All our walks are led by trained walk leaders. We have a leader at the front and a marker at the back so we won't leave anyone behind!
Volunteer Healthy Walk Leaders
Mid Sussex District Council's Healthy Walks Scheme is run by the Park Ranger Service - but volunteers lead the majority of walks.
Becoming a Volunteer Walk Leader is a great way to give something back to your community whilst doing something you love and meeting new people.
What does being a Healthy Walk Leader involve?
Walk leaders may lead as many or as few walks as they wish. Some people choose to lead one walk a week. Some once every six months. It's up to you.
Walk Leaders can set up their own walks and choose their own routes or we can supply routes for you.
Each healthy walk has a leader and a back marker. You can choose to lead a route or stay at the back and make sure no-one gets left behind. Many people start off as back markers and then become leaders as their confidence improves.
We have meetings twice a year to plan the next season's walk programme and we also hold an annual social event for volunteer leaders.
How can I become a Walk Leader?
To become a walk leader or back marker you must attend a training course organised by our Rangers. This is free of charge. Please contact the Rangers using the contact details below for more information.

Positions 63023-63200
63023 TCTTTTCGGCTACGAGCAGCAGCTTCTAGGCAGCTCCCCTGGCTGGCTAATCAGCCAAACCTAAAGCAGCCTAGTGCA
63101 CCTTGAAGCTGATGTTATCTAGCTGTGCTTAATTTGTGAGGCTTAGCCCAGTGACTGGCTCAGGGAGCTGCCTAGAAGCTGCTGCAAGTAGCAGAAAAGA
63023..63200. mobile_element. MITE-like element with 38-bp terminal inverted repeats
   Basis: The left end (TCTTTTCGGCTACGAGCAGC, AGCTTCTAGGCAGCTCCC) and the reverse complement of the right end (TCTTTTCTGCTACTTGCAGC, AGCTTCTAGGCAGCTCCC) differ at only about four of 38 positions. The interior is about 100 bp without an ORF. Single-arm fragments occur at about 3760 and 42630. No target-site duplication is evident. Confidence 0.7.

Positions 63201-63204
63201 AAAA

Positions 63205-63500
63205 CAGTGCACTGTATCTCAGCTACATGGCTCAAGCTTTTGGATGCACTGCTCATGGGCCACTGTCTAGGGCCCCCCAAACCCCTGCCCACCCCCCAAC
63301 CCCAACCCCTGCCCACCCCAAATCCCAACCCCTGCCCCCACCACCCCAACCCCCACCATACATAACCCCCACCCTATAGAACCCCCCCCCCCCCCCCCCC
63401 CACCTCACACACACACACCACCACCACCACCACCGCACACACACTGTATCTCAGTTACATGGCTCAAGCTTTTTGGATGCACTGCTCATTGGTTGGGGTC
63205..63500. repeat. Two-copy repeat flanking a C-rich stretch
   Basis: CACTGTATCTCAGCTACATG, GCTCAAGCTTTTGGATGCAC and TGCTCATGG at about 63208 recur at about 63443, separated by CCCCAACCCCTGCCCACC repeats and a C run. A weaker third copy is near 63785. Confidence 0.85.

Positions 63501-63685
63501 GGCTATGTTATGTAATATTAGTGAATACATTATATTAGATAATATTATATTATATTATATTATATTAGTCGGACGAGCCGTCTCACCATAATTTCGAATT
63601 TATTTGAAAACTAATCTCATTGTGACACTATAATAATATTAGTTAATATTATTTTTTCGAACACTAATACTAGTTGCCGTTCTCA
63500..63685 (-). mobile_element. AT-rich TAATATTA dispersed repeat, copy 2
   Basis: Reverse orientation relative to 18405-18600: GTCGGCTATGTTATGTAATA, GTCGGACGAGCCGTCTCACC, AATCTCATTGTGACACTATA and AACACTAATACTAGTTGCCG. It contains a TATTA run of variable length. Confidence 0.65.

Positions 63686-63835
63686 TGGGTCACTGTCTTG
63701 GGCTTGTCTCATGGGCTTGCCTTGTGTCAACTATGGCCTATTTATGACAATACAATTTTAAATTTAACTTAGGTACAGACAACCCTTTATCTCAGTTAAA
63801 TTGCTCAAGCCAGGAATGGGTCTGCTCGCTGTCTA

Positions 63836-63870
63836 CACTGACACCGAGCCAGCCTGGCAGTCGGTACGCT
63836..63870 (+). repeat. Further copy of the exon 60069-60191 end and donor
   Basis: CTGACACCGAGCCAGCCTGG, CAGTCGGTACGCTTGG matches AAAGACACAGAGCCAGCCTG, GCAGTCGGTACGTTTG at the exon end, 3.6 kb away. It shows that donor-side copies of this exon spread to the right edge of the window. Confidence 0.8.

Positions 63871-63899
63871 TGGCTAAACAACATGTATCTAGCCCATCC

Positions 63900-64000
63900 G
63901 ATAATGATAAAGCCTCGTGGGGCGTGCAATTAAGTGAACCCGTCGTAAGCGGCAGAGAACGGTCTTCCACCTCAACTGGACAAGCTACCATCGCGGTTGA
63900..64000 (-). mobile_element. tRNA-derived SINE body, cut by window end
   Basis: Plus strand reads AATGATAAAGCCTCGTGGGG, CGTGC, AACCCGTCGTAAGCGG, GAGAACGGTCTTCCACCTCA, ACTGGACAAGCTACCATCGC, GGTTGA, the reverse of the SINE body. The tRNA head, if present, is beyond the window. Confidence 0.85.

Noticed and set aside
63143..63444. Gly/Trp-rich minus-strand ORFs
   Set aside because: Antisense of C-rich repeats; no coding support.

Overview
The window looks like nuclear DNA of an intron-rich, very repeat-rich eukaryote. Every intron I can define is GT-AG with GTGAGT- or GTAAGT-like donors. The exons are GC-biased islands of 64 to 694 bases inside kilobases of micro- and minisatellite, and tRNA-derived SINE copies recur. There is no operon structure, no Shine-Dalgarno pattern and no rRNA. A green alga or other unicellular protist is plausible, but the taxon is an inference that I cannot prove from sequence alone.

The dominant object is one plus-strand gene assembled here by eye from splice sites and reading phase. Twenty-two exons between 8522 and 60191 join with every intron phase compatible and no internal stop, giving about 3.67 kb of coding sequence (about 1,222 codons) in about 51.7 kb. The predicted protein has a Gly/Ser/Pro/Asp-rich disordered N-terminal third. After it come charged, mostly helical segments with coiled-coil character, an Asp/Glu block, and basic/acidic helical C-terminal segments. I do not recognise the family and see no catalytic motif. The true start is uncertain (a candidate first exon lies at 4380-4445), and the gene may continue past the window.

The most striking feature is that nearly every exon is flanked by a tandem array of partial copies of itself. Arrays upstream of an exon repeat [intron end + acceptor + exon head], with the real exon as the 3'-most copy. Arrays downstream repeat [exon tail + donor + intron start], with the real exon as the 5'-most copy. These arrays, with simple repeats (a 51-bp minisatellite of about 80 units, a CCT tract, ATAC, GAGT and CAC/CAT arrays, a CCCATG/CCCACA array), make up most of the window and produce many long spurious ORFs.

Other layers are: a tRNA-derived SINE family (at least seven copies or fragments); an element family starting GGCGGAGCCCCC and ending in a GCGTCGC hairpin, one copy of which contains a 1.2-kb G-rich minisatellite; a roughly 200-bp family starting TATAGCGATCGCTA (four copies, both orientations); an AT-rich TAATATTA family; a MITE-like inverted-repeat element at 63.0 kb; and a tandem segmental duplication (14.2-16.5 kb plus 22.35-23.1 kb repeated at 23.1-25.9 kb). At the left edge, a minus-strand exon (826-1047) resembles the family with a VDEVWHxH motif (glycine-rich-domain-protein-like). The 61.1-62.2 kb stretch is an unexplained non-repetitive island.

On-going training and support is given after attending the course. Further information about our walks can be found in our Healthy Walks leaflet.
Walk Leader resources
What is the next step?
Join a walk to see how it works. When you are ready you can book a place on one of our training days.
Take a look at the links below for walks in the local area. Discover the beauty of the South Downs, Ashdown Forest and High Weald.
The Countryside Code
Before walking in the countryside, please read the Countryside Code.
The South Downs Way
The South Downs Way links Winchester to Eastbourne. It's the only official long-distance trail which has the status of a public bridleway. This means it can be used by:
- South Downs Way
- The South Downs discovery map
- National Trails - South Downs Way
- Footprints of Sussex - annual group walk with transport provided
The South Downs is managed by the South Downs National Park.
The Worth Way/Forest Way Country Park
The Worth Way follows a 7 mile / 11km disused railway line from East Grinstead to Three Bridges near Crawley.
Combined with the Forest Way Country Park in East Sussex it offers the walker a 17 mile / 27 km route through classic High Weald scenery. It provides a peaceful setting for walking, cycling and riding.
It is also part of the Sustrans National Cycle Route from Dover to Inverness.
West Sussex County Council
The Worth Way
The High Weald Landscape Trail
The High Weald Landscape Trail is a 90 mile / 45km waymarked route. It crosses the High Weald Area of Outstanding Natural Beauty between Horsham in the west and Rye in the east.
The High Weald Trail
An 8 mile / 13km walk between Haywards Heath and Balcombe railway stations - including Ardingly reservoir.
Download the Ardingly Amble leaflet.